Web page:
Monday, March 8, 2021

What a Crock

The history of crockpots goes back further than most people think. The concept can be traced at least as far back as the late 19th century in Vilnius, Lithuania, specifically the Jewish neighborhood of Vilna. Before the start of the Sabbath, observant Jews would bring ceramic crocks full of a bean stew called cholent to the local bakery, where the crocks would be placed in the cooling bread ovens to cook slowly overnight from the residual heat. By the next day the cholent would be cooked and ready to eat, providing them their only hot meal until the end of Sabbath at sunset. This is similar in concept to a Dutch Oven, but crocks would cook for 10-14 hours, usually at a low heat.

Irving Nachumsohn, a Russian Jew born in New Jersey in 1902, knew of this tradition and came up with an electric version of the traditional crock for home use: a base unit with a rheostat-controlled electric heating coil that wrapped around a heavy ceramic crock. He received a patent for his design in 1940 and brought it to market ten years later as the Naxon Beanery. Although commercially available for 20 years, the Naxon Beanery didn’t have much impact on the market until Nachumsohn retired in 1970 and sold his business to Kansas City-based Rival Manufacturing Company. After revamping the look and giving it a catchy new name, the Crock Pot was unveiled at the 1971 Chicago National Housewares Show. The rest, as they say, is history.

Modern crock pots (also called slow cookers) can be computerized marvels or as simple as the early 1970s version. In recent years, a combination crock pot/pressure cooker called the Instant Pot has gained popularity. On a basic version, temperature control is by a rotating dial with three positions: off, low, and high. Newer models add a fourth setting, warm. The fancier types may have a digital control panel with options for temperature and time settings.

Porkchop and sauerkraut dinner in the crock pot

One of the most important considerations when choosing a crockpot is a removable crock. This makes everything from serving to cleaning easier. Thankfully, nearly every crockpot currently on the market has this feature, but be aware that older versions may not if you’re picking one up at a yard sale or thrift shop.

One thing I’ve found that helps immeasurably with cleanup is spraying the inside of the crock with non-stick spray. There are commercially available plastic crock pot liners for a similar purpose, but I don’t care for the idea of cooking in plastic, so I haven’t used them.

Post-cooking care of a crock pot is quite simple, especially if the crock is removable. The most important thing to remember is never immerse the base unit in water; instead, wipe down the outside of the base unit with a damp sponge without getting it too wet. The crock itself can be washed as with any other ceramic dish, generally including in a dishwasher.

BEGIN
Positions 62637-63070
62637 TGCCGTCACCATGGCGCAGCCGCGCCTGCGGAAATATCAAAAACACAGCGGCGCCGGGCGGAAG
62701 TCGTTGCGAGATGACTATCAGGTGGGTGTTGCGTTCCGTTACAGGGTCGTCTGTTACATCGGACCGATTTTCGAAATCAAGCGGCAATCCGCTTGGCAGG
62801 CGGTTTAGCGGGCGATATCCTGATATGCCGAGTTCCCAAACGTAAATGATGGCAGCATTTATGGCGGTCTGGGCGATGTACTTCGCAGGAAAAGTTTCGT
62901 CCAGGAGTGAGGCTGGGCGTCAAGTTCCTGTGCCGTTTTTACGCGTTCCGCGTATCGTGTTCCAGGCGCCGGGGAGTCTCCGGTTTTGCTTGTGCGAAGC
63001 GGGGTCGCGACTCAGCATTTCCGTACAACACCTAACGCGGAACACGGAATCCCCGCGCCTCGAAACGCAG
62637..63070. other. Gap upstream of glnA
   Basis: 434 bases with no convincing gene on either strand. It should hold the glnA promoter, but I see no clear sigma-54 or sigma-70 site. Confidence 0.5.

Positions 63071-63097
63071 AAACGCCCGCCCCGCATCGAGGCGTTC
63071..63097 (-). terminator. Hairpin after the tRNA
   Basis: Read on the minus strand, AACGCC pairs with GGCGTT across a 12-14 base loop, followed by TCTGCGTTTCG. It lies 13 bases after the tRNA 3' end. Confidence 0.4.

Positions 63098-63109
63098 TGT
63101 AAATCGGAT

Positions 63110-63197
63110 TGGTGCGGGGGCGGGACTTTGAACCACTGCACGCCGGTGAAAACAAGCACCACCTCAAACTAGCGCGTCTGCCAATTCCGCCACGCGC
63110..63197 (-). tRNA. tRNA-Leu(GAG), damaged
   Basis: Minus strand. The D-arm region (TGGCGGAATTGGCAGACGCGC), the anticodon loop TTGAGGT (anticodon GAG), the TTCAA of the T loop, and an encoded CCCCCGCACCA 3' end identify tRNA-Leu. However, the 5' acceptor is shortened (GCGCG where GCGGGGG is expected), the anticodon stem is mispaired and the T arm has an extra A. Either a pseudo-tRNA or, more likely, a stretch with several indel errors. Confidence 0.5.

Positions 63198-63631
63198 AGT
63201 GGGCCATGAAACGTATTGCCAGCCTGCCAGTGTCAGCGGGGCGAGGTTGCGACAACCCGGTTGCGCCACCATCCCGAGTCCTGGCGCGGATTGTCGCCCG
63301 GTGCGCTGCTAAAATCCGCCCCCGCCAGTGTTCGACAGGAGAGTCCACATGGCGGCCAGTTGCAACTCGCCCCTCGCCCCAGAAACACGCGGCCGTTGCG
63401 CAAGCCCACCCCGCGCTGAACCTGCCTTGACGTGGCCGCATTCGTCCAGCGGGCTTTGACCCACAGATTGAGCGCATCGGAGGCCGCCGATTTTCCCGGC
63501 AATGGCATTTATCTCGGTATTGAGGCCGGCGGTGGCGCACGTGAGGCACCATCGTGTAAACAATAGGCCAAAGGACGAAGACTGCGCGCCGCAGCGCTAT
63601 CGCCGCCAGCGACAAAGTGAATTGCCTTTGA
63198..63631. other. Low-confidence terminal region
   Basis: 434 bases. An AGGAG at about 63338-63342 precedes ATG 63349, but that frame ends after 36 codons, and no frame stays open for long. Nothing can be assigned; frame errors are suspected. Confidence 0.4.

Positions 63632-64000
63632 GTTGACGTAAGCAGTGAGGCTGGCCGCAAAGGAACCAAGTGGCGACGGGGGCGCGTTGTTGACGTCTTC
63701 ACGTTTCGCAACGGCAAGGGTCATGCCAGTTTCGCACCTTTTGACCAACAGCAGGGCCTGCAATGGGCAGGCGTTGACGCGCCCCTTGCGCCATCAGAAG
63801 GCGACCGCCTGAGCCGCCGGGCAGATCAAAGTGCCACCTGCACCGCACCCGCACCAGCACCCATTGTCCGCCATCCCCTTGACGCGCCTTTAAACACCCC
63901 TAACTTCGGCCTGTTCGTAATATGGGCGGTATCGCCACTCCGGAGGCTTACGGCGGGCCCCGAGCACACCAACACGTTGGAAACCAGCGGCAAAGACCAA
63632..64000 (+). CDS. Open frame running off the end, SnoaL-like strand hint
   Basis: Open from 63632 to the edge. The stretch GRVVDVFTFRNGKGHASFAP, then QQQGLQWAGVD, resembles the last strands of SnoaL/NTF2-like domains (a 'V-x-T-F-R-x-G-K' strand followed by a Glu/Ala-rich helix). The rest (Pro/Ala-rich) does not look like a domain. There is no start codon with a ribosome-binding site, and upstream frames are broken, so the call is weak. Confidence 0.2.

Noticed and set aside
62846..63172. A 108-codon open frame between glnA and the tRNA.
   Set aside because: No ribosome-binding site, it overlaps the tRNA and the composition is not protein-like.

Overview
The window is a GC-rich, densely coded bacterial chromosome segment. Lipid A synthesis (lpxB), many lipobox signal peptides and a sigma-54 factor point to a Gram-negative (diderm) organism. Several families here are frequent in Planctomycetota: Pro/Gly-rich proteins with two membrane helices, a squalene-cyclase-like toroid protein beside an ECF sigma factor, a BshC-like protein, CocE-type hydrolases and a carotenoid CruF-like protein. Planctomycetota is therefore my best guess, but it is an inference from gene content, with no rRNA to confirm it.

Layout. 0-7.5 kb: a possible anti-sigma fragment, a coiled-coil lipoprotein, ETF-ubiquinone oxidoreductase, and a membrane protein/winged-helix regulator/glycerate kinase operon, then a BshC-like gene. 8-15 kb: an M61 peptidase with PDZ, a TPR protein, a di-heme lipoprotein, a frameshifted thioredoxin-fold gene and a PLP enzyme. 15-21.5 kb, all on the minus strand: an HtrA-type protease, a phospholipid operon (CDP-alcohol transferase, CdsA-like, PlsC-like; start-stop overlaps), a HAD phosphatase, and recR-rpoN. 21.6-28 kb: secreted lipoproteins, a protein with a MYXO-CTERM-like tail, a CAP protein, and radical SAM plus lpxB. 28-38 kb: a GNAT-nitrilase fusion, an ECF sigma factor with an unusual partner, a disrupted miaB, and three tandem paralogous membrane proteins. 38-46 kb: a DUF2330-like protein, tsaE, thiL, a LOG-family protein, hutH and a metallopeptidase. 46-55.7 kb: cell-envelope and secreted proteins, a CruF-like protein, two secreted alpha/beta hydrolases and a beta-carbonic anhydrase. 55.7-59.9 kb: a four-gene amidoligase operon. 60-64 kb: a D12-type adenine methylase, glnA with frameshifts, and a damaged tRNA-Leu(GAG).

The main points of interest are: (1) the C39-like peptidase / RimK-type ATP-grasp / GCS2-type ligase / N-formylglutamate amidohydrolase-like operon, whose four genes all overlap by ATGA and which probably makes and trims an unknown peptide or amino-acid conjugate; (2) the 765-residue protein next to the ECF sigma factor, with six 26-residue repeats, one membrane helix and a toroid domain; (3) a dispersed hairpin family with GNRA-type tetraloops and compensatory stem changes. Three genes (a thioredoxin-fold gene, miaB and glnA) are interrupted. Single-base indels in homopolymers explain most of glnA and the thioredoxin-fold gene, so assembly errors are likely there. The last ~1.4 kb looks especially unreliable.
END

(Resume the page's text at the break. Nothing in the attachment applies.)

Just having a crock pot isn’t enough, though; recipes optimized for this cooking method are needed. I have an old, fragile copy of the original pamphlet that came with the 1970s Rival model, which was an exciting yard sale find. I also have a variety of more modern crockpot and slow cooker cookbooks, among which are: Rival Crock-Pot Slow Cooker Cuisine; the Easy Slow Cooker Cookbook; the Fix-It and Forget-It Cookbook; and Betty Crocker's Slow Cooker Cookbook. Doing a web search for “crock pot recipes” will also provide many additional resources.

An early Rival Crock-Pot recipe booklet

I’ve amassed something of a collection of crockpots over the years. From my grandmother’s original Rival (in vintage 1970s burnt orange) to a couple of newer ones and a smaller yard sale find, all made by the Rival spin off company, Crock-Pot.

The author's crock pot collection (so far)

Crock pots come in all different sizes and with a wide array of features. They are just as useful for a single person who looks forward to a hot meal when they get home from work as for a large family who appreciates the hands off aspect. 

If you don’t already have one (or more) crock pots, maybe it’s something you should consider adding to your kitchen armory. If you already own a crock pot and enjoy using it, as an unofficial representative of the Jewish people I would like to say, "You’re welcome."


  1. We swear BY ours and...he...have about four of the silly things.

  2. Makes cooking so much easier when you also have to deal with a full time job.


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